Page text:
Stephanie: “Lord Henry, as much as I like to indulge in life, I have to say that is a bit too extreme.”
Nietzsche: “Our society is heading towards one that highlights a hedonistic outlook, and we cannot let that happen! Our biggest priority must be to advance the human race as a species.”
Camus: “Why must we work to better a hopeless people? No matter what we do as a people we will always ultimately lose in the game of life.”
Nietzsche: “If we do not have hope in the future than what is the point of anything? We are not all that man has to offer, but instead a stepping stone to the ubermensch who will transform the world for the better.”
Lord Henry: “We are not here to make the world better. Our job in life is not to air our moral prejudices, but is instead self development and self indulgence.”
Nietzsche: “If we prioritize our own personal gain over that of societies than we are not good, we are not superior. Too many people now are becoming hedonists We must put a stop to this, not aid the pandemic.”
Sartre: “Nietzsche, there is no defined good nor is there a defined evil. It is up to us to make our own moral code. There is nothing to tell us that one can only be good if they prioritize society, nor, Lord Henry, is there anything to say that to be good is to follow one’s own self interest. We have to choose what is right. There is no predetermined answer that we must follow. This is a conscious decision that we must make now.”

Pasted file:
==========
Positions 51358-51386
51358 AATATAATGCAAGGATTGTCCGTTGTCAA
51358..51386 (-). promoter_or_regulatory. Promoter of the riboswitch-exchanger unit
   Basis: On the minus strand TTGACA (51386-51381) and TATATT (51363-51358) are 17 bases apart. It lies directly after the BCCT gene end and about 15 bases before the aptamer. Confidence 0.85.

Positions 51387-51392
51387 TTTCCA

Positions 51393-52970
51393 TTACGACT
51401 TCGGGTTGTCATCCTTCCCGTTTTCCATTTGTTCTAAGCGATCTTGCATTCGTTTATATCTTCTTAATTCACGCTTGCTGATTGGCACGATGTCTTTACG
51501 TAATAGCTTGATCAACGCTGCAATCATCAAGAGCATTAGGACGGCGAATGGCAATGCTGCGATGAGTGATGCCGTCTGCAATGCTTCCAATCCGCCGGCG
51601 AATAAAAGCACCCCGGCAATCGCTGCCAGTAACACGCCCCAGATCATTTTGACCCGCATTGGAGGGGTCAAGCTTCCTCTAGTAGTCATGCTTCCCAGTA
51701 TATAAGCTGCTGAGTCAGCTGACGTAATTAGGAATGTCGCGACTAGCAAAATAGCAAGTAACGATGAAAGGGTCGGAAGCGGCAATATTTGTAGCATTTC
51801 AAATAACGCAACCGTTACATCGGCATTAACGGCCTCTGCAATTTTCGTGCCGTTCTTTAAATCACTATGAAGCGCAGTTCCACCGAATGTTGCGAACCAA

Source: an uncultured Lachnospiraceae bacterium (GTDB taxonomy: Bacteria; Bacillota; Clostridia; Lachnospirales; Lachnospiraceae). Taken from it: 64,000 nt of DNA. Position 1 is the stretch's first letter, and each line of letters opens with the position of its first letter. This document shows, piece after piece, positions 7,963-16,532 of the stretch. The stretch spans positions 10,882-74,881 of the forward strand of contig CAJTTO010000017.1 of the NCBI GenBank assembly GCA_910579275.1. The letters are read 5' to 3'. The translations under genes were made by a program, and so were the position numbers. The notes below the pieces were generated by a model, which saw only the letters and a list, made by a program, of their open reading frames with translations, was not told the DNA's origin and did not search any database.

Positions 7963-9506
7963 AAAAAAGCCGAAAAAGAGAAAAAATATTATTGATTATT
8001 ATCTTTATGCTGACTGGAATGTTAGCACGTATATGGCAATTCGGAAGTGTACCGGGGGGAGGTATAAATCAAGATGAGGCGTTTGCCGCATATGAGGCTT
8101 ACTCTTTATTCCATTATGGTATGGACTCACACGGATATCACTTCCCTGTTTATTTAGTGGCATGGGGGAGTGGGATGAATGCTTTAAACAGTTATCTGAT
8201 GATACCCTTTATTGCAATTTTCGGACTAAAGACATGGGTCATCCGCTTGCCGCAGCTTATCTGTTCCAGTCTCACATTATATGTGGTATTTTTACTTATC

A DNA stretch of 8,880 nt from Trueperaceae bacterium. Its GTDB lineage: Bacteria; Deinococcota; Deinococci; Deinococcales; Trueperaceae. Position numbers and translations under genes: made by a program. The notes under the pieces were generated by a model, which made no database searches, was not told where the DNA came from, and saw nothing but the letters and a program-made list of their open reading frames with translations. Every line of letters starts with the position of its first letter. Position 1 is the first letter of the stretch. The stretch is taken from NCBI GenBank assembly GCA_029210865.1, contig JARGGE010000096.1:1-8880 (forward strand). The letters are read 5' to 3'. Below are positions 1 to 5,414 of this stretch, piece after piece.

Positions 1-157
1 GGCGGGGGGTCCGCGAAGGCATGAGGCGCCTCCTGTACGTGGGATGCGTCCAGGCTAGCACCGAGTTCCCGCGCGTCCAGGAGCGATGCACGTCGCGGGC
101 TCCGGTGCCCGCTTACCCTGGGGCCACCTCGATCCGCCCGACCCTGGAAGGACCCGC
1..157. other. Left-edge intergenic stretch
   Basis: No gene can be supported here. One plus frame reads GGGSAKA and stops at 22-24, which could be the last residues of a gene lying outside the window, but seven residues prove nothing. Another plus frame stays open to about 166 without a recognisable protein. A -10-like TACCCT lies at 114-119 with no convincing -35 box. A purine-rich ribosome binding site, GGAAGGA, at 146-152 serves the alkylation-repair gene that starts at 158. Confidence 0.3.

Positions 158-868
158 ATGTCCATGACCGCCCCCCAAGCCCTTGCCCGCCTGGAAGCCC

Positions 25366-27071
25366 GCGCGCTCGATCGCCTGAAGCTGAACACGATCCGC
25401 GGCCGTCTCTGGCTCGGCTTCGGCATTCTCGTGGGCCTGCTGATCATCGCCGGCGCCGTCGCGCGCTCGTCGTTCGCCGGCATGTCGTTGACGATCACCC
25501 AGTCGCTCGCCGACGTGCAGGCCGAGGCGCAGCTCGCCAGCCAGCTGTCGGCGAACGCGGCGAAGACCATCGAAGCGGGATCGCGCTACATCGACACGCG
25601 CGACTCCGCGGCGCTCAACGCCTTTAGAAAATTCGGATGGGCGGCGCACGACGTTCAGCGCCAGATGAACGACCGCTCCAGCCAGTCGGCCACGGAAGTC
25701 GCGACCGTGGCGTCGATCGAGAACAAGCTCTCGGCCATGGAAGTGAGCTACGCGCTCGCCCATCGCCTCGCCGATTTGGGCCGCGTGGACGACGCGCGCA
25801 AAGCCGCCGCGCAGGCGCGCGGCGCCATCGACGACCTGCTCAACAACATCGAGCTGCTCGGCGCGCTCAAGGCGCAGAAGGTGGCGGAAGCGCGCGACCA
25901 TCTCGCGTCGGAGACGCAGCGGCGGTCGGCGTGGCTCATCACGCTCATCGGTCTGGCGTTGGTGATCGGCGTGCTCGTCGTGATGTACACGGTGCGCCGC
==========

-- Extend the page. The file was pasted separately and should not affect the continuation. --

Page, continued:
Lord Henry stands up and casually strides around the room.
Lord Henry: “It is as simple as this. We do not have the power to change and make ourselves better people. In fact, there is no importance in being better. People, money, objects, art- these are all just agents designed for our pleasure.”
Nietzsche slams his fist onto the table.
Nietzsche: Do you hear yourself? We are not just talking about numbers here, we are talking about actual human lives. People no different than you or me!”
Sartre: “There is no predetermined right and wrong. Both sides can always be argued as right so instead of focusing on our personal issues, we must focus on what is in the best interest of the company.”